Sleep Hygiene

Sleep hygiene is essential to a good night's sleep and good sleep practices are often lacking in our modern society. Busy schedules consist of staying up too late and getting up too early. Late night electronics, caffeine, alcohol, sugar, and workloads prevent us from falling asleep or staying asleep.

Preparing for sleep is basically common sense and are often things you have heard before - but perhaps didn't think they could really impact your sleep quality. To begin getting a good night's sleep, there are important practices to follow throughout the entire day to set yourself up for a well rested night.

Sleep Hygiene: Daily Habits

  • Regular Bedtime and Awake Time: Everyone has heard this suggestions but it is not often followed. The importance of a predictable bed time is that the body will adapt to the pattern and you will fall asleep sooner and awake easier. Setting a circadian rhythm or internal sleep clock is a good place to begin.
  • Avoid Long Naps: A power nap may be what you need to stay energized all day, but a nap beyond 45 minutes or too late in the afternoon can making falling asleep a challenge.
  • Exercise Regularly: Exercise can help to deepen sleep. However strenuous activity should be avoided within three hours of your bedtime to prevent too much stimulation.
  • Sun Exposure: Setting your daytime clock is just as important as setting your night time clock. Exposing yourself to sunshine during the day helps to increase melatonin secretions at night.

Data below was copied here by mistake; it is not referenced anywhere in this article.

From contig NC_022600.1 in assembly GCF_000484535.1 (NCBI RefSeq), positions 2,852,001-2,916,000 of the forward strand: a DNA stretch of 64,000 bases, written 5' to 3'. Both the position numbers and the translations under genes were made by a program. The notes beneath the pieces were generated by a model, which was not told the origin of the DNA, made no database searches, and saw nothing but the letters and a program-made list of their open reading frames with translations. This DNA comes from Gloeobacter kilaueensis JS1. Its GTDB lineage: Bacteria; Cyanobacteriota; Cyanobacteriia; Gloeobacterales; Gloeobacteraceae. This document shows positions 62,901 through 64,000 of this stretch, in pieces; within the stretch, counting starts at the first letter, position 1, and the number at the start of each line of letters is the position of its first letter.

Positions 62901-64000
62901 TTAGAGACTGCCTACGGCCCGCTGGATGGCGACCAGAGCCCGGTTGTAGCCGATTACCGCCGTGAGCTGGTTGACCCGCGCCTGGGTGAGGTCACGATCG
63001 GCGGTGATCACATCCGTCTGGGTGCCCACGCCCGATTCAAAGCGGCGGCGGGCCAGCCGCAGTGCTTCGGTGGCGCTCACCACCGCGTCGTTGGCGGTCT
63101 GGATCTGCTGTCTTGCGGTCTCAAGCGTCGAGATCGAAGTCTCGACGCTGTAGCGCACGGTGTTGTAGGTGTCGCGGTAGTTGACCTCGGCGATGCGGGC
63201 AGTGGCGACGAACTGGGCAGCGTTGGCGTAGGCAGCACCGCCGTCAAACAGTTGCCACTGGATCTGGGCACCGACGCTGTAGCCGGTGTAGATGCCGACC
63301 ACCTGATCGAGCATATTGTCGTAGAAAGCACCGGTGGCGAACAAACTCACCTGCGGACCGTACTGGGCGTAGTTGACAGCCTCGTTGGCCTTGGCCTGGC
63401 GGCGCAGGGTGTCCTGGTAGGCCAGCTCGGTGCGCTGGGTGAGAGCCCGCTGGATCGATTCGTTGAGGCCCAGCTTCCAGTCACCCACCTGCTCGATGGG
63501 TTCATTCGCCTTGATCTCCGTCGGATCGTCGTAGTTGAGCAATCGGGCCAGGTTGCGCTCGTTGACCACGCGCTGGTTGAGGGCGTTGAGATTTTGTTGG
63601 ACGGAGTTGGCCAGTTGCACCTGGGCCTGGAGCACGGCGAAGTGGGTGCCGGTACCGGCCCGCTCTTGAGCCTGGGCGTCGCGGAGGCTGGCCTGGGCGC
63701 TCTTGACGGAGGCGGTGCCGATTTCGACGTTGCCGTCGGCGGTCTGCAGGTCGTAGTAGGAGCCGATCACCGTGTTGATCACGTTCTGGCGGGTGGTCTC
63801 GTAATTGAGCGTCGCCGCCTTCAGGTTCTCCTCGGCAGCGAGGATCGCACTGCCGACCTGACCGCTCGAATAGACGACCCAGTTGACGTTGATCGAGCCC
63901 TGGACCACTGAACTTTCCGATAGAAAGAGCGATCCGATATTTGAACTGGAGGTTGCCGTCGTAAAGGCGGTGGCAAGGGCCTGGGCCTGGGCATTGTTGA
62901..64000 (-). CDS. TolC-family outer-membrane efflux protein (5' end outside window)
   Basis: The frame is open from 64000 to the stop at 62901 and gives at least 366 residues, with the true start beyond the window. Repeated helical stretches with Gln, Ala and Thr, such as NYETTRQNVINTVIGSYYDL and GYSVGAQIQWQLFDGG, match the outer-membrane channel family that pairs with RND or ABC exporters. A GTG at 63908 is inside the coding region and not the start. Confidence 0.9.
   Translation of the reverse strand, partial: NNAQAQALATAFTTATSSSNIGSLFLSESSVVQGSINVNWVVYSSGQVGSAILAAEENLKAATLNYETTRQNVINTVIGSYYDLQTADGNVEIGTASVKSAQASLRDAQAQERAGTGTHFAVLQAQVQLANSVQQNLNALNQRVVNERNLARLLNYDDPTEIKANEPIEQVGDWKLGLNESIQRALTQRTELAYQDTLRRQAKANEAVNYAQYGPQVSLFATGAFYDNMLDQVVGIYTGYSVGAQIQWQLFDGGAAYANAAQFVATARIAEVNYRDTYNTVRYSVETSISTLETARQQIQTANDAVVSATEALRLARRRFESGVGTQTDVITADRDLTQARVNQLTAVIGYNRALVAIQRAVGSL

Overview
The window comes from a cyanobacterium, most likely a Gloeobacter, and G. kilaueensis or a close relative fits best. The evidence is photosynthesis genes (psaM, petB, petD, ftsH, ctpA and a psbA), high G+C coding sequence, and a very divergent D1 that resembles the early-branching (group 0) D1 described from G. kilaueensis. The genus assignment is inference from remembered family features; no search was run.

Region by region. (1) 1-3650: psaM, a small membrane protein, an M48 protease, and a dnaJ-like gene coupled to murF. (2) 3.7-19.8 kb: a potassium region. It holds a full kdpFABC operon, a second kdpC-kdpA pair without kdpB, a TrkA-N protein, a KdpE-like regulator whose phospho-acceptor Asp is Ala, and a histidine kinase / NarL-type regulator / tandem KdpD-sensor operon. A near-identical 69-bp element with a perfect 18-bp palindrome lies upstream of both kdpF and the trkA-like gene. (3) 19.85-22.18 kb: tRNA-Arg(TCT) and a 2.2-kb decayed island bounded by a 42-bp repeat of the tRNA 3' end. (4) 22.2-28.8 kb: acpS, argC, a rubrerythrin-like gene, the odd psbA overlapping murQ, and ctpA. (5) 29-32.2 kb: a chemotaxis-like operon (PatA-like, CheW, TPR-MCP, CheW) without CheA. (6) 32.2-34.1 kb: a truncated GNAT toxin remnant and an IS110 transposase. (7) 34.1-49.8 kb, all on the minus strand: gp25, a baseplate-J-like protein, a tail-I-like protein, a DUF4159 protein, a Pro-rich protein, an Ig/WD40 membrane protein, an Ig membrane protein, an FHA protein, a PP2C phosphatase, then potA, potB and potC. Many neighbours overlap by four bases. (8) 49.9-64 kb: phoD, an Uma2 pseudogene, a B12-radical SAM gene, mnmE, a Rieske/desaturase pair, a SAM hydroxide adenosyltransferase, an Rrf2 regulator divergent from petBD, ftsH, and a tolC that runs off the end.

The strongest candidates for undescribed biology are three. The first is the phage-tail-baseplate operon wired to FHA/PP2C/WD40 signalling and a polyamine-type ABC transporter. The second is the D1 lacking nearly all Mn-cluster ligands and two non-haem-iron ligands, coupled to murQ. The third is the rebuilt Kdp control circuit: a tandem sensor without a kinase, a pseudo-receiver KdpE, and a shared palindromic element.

• Alcohol and Caffeine Timing: Both substances should be avoided 4-6 hours before bedtime. Once your nighttime regime is established, ensure that you do not ingest these stimulants. For some, caffeine anytime of the day can cause problems with falling asleep and should be eliminated for a time. Although alcohol may aid in sleepiness for some, once the alcohol levels in the blood begins to fall, the body often wakes-up.
  • Limit Heavy, Sugary, and Spicy Foods: This advice varies from person to person. Pay attention to how you feel after these foods and how they settle as you are going to sleep. If you have heartburn as you lay down, your insulin spikes, or your stomach is unsettled after any of these foods, avoid eating them in the evening.

Sleep Hygiene: Bedtime Routine

  • Relax Before Bed: Limit TV and computer use or stressful work too close too bed. Although these may not seem to bother you, they can stimulate your brain and make it more difficult for your mind to settle down. Try light stretching, restful poses with yoga, or deep breathing.
  • Wear Blue Light Blocking Glasses Blue light from your computer, TV, smart phone, iPad etc all hinder our ability to fall asleep by interfering with melatonin secretions. I usually stop all use of electronics by 8:00. But if I want to watch some light TV show I now wear blue light blocking glasses from 1-2 hours before I go to bed. I wear this pair from Amazon:
Blue Light Blocking Glasses

  • Nighttime Schedule                                                       Another practice to try is to setup a routine to allow your body and mind to prepare for sleep. Do the same stretches, read for ten minutes, listen to music and go to sleep. Whatever works for you and it does not have to last long, simply repeat it nightly.